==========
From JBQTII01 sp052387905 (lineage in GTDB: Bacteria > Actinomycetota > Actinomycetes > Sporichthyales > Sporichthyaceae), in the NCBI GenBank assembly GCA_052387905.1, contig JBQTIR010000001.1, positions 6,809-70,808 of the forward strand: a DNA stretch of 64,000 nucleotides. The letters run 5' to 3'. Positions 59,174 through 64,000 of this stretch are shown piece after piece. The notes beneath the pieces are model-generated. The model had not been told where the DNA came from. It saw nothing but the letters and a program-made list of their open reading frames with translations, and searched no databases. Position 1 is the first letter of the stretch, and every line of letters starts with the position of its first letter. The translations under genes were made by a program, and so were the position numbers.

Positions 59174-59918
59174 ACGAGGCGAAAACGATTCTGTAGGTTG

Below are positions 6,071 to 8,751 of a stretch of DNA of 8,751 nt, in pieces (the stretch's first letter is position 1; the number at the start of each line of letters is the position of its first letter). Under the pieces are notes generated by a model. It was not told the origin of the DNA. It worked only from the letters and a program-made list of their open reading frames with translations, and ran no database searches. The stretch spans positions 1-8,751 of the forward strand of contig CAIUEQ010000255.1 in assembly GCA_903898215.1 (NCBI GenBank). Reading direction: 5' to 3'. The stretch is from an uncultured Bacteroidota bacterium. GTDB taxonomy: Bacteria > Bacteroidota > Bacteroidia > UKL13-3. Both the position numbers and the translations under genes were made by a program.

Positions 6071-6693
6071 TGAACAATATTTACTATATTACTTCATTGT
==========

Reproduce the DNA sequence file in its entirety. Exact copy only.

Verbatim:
From JBQTII01 sp052387905 (lineage in GTDB: Bacteria > Actinomycetota > Actinomycetes > Sporichthyales > Sporichthyaceae), in the NCBI GenBank assembly GCA_052387905.1, contig JBQTIR010000001.1, positions 6,809-70,808 of the forward strand: a DNA stretch of 64,000 nucleotides. The letters run 5' to 3'. Positions 59,174 through 64,000 of this stretch are shown piece after piece. The notes beneath the pieces are model-generated. The model had not been told where the DNA came from. It saw nothing but the letters and a program-made list of their open reading frames with translations, and searched no databases. Position 1 is the first letter of the stretch, and every line of letters starts with the position of its first letter. The translations under genes were made by a program, and so were the position numbers.

Positions 59174-59918
59174 ACGAGGCGAAAACGATTCTGTAGGTTG

Below are positions 6,071 to 8,751 of a stretch of DNA of 8,751 nt, in pieces (the stretch's first letter is position 1; the number at the start of each line of letters is the position of its first letter). Under the pieces are notes generated by a model. It was not told the origin of the DNA. It worked only from the letters and a program-made list of their open reading frames with translations, and ran no database searches. The stretch spans positions 1-8,751 of the forward strand of contig CAIUEQ010000255.1 in assembly GCA_903898215.1 (NCBI GenBank). Reading direction: 5' to 3'. The stretch is from an uncultured Bacteroidota bacterium. GTDB taxonomy: Bacteria > Bacteroidota > Bacteroidia > UKL13-3. Both the position numbers and the translations under genes were made by a program.

Positions 6071-6693
6071 TGAACAATATTTACTATATTACTTCATTGT